Treatment for all with aHUS?

A question which featured a number of times in the Rare Disease Day video  was about access to complement inhibitors for everyone with aHUS who needs them.
This is a big issue with many aspects. Among those questions was one by  Aadhryan from India was one who asked specifically :

Is there any way out for patients who can come out from the dark world of aHUS in India where we can get access to a low cost drug?


The alliance has featured several news items about aHUS in India and the issues faced there  in getting a treatment for aHUS
The story about Annanya which featured in an article last year ( read here) illustrates the grave problems patients face.
An alliance associate from aHUS India also spoke at the UN about accessing drugs for rare diseases in countries like India – South Africa faces similar issues.
There are hurdles to overcome even if  research has found found a clinically effective treatment which there is for aHUS even if it is not a cure.
Firstly the manufacturers of the treatment must want to sell their products in the country.
For Indian aHUS patients so far no Pharma has sought to market a complement inhibitor in India; albeit that a couple of small sales of eculizumab have happened under very strict importing controls.
Pharma are reluctant to sell their drugs in India because the patents that covers the drug might be abused by companies in that country which make unregulated copies of the drugs.
So access to eculizumab falls at the first hurdle in India.
But what if  the hurdle could be over come.
Successful access to treatment also needs a leading clinician in the country to recommend it. India has many eminent clinicians who would support access to eculizumab, one in particular, who is prominent at aHUS conference around the world, is Prof. Avrind Bagga.
Prof  Bagga has extensive experience of treating Indian aHUS patients in New Dehli , particularly those with Anti Factor H antibody mediated aHUS. His registry of known  aHUS patients has grown to over 500 patients. There could be between 2500 and 7000 aHUS patients in India (Using the prevalence estimates from the answer to Alaina’s question about how many aHUS patients there are ) .
Prof Bagga is holding a Consensus Meeting* about treating aHUS in India at the end of this month , 31 March in New Delhi. He is bringing together dozens of Indian clinicians from around India with an interest in aHUS to develop  treatment guidelines for aHUS in India.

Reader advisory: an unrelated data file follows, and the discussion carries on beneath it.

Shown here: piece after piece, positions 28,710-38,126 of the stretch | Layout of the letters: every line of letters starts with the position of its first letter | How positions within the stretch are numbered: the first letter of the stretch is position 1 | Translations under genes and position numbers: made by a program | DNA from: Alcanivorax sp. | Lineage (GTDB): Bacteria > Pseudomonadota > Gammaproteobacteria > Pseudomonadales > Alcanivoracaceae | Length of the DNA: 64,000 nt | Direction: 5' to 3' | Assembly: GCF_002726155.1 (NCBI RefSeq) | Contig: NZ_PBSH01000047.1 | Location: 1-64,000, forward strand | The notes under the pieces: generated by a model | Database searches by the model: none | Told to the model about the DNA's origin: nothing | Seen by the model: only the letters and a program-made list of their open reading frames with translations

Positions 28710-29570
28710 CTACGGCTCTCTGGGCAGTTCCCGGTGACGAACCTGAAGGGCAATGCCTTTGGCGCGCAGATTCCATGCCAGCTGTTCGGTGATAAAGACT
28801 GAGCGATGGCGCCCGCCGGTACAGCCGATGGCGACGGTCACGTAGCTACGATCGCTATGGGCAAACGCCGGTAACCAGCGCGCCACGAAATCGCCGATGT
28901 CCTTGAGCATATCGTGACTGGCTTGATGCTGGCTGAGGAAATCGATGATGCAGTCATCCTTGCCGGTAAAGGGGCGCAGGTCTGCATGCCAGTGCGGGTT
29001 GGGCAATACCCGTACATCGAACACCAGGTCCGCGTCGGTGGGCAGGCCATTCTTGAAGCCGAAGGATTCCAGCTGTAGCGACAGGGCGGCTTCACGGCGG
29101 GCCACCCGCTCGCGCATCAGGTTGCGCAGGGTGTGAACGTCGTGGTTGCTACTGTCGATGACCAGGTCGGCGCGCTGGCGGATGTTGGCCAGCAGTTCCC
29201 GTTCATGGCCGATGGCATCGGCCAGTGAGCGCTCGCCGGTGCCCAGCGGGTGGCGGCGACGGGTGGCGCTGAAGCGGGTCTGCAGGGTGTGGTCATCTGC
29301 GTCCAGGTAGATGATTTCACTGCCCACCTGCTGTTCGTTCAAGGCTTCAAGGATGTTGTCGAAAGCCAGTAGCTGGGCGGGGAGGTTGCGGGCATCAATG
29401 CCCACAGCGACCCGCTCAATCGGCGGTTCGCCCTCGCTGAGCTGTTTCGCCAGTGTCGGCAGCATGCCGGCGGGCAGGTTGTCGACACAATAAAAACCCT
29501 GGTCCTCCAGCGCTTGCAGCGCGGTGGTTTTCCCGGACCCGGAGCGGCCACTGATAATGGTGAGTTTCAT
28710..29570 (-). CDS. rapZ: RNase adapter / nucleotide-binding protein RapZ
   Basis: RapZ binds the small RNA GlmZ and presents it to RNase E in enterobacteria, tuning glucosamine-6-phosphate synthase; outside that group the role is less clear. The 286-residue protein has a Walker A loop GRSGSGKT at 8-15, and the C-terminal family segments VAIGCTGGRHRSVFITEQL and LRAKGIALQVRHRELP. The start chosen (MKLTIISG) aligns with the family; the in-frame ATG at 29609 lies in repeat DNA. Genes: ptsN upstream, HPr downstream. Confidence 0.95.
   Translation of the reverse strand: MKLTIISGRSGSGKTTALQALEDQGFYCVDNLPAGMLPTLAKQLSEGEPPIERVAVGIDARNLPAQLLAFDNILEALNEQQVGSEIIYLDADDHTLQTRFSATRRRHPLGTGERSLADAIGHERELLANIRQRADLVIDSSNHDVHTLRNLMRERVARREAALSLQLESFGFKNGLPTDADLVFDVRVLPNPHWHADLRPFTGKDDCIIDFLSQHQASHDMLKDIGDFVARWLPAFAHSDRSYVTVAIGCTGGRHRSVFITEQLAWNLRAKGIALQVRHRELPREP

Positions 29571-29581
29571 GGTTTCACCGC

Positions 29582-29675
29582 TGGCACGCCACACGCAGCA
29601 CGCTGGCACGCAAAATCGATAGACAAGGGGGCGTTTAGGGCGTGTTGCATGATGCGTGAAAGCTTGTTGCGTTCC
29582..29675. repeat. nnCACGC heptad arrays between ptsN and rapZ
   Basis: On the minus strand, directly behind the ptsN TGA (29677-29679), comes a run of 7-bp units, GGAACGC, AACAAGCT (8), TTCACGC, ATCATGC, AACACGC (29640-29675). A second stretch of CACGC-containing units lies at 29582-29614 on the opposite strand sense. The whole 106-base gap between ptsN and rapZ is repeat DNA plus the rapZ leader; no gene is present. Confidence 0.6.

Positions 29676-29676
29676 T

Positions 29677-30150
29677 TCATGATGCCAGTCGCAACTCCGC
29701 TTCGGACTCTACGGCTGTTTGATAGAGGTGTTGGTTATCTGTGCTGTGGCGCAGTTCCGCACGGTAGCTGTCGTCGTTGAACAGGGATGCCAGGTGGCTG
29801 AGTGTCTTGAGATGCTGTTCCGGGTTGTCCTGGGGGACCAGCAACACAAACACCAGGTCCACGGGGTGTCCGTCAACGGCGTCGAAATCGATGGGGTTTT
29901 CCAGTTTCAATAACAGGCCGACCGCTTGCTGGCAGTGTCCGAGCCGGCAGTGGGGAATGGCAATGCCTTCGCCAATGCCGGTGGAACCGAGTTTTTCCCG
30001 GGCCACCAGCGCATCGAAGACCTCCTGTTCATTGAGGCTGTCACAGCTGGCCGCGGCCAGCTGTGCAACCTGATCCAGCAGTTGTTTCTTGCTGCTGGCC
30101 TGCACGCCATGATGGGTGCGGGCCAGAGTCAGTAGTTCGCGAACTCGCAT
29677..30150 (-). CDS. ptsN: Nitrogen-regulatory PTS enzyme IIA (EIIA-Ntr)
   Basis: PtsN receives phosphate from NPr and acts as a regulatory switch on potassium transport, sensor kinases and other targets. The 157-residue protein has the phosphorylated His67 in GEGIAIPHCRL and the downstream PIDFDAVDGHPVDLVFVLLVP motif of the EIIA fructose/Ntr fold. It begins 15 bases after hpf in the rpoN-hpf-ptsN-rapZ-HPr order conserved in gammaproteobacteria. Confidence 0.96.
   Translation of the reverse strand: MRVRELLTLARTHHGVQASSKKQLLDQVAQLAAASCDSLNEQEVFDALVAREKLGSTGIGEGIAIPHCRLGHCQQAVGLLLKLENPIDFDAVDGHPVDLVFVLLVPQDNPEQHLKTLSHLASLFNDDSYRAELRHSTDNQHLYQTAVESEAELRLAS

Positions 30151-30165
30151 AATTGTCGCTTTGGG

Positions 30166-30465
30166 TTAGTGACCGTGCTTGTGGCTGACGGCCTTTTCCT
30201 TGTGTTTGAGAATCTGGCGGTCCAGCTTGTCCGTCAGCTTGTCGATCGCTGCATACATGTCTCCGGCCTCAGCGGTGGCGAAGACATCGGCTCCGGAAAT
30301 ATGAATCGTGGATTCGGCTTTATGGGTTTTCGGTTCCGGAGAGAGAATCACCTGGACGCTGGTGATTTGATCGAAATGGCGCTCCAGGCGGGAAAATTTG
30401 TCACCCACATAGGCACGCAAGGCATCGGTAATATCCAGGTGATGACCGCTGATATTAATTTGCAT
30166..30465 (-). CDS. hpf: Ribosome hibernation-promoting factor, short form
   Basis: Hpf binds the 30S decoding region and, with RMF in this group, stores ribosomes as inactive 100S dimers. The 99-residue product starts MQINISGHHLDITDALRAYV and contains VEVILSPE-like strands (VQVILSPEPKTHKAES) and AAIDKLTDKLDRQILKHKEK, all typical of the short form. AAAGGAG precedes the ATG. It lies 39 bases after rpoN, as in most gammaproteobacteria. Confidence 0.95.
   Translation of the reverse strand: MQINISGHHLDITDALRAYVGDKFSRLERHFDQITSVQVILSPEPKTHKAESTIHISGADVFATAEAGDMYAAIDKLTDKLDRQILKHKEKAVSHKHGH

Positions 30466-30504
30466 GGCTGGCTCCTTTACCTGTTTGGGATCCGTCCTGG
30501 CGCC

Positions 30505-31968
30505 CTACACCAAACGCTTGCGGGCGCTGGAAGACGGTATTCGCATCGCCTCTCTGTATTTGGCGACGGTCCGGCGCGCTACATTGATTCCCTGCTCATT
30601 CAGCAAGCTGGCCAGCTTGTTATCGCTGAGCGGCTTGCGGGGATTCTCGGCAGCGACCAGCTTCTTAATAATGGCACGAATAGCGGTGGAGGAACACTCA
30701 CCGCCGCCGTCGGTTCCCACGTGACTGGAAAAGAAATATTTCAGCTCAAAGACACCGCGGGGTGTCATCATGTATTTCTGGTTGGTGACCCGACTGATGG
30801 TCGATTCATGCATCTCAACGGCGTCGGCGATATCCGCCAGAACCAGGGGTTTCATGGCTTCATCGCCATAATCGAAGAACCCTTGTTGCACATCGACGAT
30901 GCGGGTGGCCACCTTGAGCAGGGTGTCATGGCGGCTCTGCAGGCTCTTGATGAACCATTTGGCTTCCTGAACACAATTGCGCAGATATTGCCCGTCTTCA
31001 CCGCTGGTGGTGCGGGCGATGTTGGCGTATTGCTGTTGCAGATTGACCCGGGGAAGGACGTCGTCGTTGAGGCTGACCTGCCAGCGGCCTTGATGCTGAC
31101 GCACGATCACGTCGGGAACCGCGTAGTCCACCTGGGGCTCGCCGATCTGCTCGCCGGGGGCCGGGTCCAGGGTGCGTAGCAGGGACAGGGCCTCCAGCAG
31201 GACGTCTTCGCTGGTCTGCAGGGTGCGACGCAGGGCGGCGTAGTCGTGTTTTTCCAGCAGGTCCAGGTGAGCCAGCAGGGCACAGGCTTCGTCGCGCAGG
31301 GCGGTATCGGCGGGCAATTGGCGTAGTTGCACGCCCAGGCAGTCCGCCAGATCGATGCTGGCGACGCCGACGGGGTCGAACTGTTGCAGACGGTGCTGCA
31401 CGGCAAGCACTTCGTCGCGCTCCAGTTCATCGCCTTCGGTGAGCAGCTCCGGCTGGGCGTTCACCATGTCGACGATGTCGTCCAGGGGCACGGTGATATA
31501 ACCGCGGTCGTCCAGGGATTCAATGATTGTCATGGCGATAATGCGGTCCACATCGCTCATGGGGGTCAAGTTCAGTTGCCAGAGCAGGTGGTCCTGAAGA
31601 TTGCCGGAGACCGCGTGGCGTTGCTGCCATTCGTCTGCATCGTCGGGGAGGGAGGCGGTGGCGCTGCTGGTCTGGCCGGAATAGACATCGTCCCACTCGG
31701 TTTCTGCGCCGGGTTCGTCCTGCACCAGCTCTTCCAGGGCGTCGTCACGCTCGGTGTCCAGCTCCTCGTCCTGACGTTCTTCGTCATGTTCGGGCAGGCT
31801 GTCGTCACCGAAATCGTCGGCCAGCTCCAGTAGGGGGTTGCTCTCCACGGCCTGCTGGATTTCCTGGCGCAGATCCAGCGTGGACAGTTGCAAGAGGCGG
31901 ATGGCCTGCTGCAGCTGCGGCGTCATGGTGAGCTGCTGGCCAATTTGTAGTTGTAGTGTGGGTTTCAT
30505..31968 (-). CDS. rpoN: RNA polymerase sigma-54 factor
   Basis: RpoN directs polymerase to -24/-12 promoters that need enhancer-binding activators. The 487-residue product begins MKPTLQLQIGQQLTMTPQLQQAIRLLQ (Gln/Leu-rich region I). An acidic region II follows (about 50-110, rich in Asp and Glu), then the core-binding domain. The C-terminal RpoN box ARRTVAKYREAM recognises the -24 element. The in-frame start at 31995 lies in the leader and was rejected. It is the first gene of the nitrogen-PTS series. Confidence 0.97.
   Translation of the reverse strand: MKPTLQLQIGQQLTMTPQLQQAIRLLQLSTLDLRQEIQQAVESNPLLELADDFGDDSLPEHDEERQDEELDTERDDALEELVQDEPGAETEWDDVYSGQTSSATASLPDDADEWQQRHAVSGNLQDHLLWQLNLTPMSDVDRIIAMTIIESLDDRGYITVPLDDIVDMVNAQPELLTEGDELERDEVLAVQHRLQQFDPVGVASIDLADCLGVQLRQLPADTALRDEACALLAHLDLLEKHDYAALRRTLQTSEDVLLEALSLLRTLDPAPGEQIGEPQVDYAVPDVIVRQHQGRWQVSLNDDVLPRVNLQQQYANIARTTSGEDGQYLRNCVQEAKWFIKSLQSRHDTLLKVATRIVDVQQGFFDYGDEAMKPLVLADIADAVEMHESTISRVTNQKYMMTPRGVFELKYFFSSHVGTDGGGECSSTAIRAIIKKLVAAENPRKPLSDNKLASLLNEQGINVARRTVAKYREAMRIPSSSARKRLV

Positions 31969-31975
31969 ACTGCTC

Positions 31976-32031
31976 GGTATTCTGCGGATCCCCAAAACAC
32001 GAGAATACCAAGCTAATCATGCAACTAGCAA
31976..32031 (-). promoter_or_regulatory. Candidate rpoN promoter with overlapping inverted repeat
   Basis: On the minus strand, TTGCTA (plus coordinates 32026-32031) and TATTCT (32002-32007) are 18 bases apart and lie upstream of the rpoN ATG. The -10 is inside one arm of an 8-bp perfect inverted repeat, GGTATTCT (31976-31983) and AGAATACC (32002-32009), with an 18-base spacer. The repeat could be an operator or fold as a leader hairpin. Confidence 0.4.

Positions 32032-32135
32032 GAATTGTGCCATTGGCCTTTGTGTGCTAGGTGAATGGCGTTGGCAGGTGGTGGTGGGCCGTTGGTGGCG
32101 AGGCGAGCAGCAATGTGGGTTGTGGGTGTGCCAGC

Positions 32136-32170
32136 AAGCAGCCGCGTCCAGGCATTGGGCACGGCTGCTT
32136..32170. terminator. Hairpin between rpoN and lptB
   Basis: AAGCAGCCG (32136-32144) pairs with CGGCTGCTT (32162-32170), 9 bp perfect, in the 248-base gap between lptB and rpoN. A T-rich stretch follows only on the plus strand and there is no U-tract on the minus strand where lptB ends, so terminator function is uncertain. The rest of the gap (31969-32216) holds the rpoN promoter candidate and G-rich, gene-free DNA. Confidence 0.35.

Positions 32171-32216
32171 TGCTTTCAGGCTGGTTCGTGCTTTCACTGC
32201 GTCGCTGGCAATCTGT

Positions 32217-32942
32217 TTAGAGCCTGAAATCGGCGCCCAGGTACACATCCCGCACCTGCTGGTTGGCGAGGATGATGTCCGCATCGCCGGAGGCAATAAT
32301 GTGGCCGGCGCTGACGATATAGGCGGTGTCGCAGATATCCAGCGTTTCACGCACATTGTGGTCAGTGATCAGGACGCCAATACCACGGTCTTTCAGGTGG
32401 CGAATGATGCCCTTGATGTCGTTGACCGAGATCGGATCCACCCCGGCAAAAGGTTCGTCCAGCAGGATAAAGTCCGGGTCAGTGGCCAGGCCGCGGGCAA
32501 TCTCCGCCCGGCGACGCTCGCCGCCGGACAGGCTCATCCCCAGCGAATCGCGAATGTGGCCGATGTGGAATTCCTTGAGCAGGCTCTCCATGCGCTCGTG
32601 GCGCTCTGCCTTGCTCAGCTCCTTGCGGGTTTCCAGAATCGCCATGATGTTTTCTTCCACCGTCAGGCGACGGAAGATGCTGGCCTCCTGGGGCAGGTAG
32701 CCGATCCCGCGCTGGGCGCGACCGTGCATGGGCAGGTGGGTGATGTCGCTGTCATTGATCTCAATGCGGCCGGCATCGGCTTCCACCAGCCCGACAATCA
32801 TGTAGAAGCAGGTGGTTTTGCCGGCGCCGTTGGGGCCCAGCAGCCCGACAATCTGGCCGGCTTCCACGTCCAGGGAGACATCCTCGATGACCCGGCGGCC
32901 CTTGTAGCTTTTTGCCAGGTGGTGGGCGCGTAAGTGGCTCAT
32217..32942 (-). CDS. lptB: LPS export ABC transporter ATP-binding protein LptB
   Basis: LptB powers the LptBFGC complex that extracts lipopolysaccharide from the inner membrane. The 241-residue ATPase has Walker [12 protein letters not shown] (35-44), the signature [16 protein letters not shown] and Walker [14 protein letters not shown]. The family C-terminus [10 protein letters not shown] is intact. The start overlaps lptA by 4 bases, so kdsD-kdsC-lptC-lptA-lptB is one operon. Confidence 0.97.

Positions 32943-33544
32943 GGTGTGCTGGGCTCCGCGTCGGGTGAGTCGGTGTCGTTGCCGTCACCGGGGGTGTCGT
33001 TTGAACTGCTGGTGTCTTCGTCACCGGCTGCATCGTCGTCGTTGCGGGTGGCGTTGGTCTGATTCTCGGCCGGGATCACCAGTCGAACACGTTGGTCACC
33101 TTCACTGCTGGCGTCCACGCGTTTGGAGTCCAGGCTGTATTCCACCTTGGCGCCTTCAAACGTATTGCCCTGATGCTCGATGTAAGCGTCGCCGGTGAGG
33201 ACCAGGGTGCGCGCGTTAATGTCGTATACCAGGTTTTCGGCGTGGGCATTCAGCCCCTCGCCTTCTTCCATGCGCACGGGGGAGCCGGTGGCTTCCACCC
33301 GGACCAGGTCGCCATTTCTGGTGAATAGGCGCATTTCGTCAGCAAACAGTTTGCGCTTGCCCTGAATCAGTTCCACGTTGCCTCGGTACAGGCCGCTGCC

Pharma will no doubt be observing this development and hopefully may be considering ways and means to make something available with a price offering that in itself is not a barrier. We will see.
As those in the rest of the world know, having a effective drug treatment available and clinicians willing to use it is not the end of the matter.
There are more hurdles to overcome and the treatment needs to :

  • be seen  as a priority among the multitude of other competing health  treatments
  •  pass an evaluation by Health Policy organisations for clinical and cost effectiveness
  •  become part of the  heath policy  of the country
  •  be funded from private or public sources to pay the health care provider
  •  be actually used in accordance with the policy in a sustainable way.

Most countries also have patient advocacy groups to participate and support the treatment as it overcomes such hurdles.
To do that more patients and their families need to become involved in public patient engagement, because, no one else knows more about what it means to live with aHUS.
Aadhyan has made his statement in support of having a treatment for all by appearing in the video.
He was joined in the video by others who asked similar questions including :

  • Lou-Anne of Lille, France
  • Mariek from Poland
  • Merche of  the Hospital de l’infant, Spain
  • Duke from Spring Creek Nevada, USA

Is this the beginning of an international movement, Aadhyan ?
*Consensus Meeting on Diagnosis & Management of HUS in India
31 March – 1 April 2017
Dr. Ramalingaswami Board Room, AIIMS, New Delhi

31 March
9.00 am Welcome & Introduction
9.30 – 10.30 am Plenary I: Key questions Coordinators: all groups
10.30 – 12.30 pm Breakout sessions I All groups
12.30 – 1.30 pm Lunch
1.30 – 2.00 pm aHUS Alliance Kamal Shah
2.30 – 4.00 pm Plenary II: Consensus, unresolved areas Coordinators: all groups
4.00 – 4.30 Tea
4.30 – 6.00 pm Breakout sessions II All groups
6.00 – 7.00 pm Discussion
7.00 pm Dinner
1 April
8.00 – 10.00 am Plenary III: Final presentations Coordinators: all groups
10.00 – 10.30 am Comments


Group Topic Coordinators
Group 1 Investigations for evaluating TMA; role of kidney biopsy; genetics Ranjeet Theragaonkar, Kirti Sudha Mishra
Group 2 Shigatoxin and infection associated HUS Anil Vasudevan, Jyoti Sharma
Group 3 Atypical HUS: evaluation & management Aditi Sinha, SK Patnaik
Group 4 Complement blockade Pankaj Hari, Sidharth Sethi


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